Saturday, November 9, 2013


My brother Drew came up for a quick visit from Connecticut and we were blessed with a fine partly sunny and relatively warm November day for our hike. Mt. Waumbek was one of the peaks Drew needed for his 4000-footer list, and it's a good choice for November as there is generally little ice on the moderately-graded Starr King Trail. The parking lot at the end of the rough access road was empty, and we didn't see another hiker all day. With muzzleloader season on, we wore our blaze orange vests.

A short way up we passed one of the landmarks of the Starr King Trail, the foundation of an old springhouse.

About a mile in, the trail crests a ridge amidst a magnificent hardwood forest.

A good display of bracket fungi.

A fine day in the November woods.

At 2900 ft. the trail abruptly enters conifer woods and begins a long traverse along the flank of Mt. Starr King.

Benchmark on summit ledge of Mt. Starr King (3907 ft.). The mountain was named for the Rev. Thomas Starr King, whose 1859 book, The White Hills: Their Legends, Landscape and Poetry, inspired thousands of visitors to head for the Whites.

This fireplace from an old shelter still stands in the clearing just below the summit of Starr King. I once spent a night in this shelter with some friends back in 1979.

The overgrown viewpoint here was cleared out by unknown parties a year or so ago, and there is once again a good vista.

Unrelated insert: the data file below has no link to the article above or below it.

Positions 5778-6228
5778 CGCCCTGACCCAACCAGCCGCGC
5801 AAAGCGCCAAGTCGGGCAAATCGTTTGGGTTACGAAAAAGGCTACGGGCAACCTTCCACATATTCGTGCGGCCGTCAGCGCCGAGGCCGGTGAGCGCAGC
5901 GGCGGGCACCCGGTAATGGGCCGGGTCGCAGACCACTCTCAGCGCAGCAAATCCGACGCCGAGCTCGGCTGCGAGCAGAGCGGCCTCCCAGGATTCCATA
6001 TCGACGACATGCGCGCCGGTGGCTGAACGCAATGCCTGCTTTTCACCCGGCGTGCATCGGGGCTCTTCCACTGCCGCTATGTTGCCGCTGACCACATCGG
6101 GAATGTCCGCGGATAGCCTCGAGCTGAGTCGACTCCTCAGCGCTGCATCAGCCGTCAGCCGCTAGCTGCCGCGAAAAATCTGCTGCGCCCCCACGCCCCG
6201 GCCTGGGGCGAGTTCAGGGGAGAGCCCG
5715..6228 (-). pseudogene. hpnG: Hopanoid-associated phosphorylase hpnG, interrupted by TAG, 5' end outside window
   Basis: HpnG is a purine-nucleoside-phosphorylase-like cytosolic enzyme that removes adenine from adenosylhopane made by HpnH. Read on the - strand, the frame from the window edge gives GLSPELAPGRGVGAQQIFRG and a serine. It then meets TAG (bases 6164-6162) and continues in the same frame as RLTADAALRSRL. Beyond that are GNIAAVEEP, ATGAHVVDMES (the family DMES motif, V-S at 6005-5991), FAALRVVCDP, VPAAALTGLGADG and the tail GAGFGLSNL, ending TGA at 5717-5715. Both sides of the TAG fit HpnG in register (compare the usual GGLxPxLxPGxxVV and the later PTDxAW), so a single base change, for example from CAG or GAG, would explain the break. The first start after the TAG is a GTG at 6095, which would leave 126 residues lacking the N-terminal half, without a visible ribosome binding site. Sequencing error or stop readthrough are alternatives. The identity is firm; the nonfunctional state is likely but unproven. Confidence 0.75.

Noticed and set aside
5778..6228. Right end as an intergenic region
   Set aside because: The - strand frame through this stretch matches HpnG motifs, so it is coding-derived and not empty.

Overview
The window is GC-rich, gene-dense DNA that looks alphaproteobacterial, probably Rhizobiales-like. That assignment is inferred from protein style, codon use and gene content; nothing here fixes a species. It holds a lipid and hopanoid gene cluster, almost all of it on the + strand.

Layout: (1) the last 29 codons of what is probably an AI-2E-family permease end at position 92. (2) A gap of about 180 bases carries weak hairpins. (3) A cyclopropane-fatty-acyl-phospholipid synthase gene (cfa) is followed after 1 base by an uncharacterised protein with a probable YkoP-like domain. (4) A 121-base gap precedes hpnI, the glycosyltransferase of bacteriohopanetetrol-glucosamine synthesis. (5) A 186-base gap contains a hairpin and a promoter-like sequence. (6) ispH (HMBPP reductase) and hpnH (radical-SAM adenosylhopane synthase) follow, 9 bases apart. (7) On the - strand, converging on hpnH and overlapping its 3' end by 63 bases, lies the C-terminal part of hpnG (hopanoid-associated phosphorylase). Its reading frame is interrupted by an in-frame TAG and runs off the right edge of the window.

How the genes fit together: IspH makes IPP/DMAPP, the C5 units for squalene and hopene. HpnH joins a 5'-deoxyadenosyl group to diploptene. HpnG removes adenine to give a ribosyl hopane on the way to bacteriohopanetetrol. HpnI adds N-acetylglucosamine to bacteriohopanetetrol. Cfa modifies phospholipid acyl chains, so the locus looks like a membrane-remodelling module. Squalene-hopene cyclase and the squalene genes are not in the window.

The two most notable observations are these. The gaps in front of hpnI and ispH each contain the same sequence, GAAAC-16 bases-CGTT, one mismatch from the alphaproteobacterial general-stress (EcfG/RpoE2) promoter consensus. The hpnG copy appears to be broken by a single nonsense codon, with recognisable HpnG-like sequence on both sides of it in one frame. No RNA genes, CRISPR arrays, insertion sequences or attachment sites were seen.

Looking out to Mt. Deception, the Willey Range, Mt. Carrigain and Mt. Hancock.

Heading east along the ridge from Mt. Starr King through the beautiful fir forest typical of the Pliny and Pilot Ranges. On the way back we had a good look at a male Spruce Grouse near here.

Drew at the wooded summit of Mt. Waumbek (4006 ft.).

Here is the start of the 20.6 mi. Kilkenny Ridge Trail, perhaps this tramper's favorite footpath in the Whites for its miles of gorgeous woods, its several interesting viewpoints, its two serene ponds, and its unsurpassed sense of remoteness.

A short distance east of the summit is the currently wide-open Waumbek viewpoint. I counted 27 White Mountain 4000-footers visible from here.

 A great spread of the Presidentials.

Mts. Madison and Adams, with King Ravine and the Knife-Edge of Durand Ridge prominently seen.

We made the short journey along the Kilkenny Ridge Trail to the east knob of Mt. Waumbek. Beyond the outlook, the usage of this trail drops off dramatically.

The interesting view from the east knob looking north to the Kilkenny region is getting more and more restricted by trees. There's still a nice peek at Mt. Cabot, with its great talus slope, and The Horn.

By poking around you can find a window view to South Terrace and its slide, with Unknown Pond Ridge and Square Mountain beyond.

Heading back from the east knob.

RMC trail sign at summit of Waumbek.

Late afternoon light on the Presidentials from the Starr King viewpoint. It was a fine day to experience the quiet beauty of the Pliny Range.

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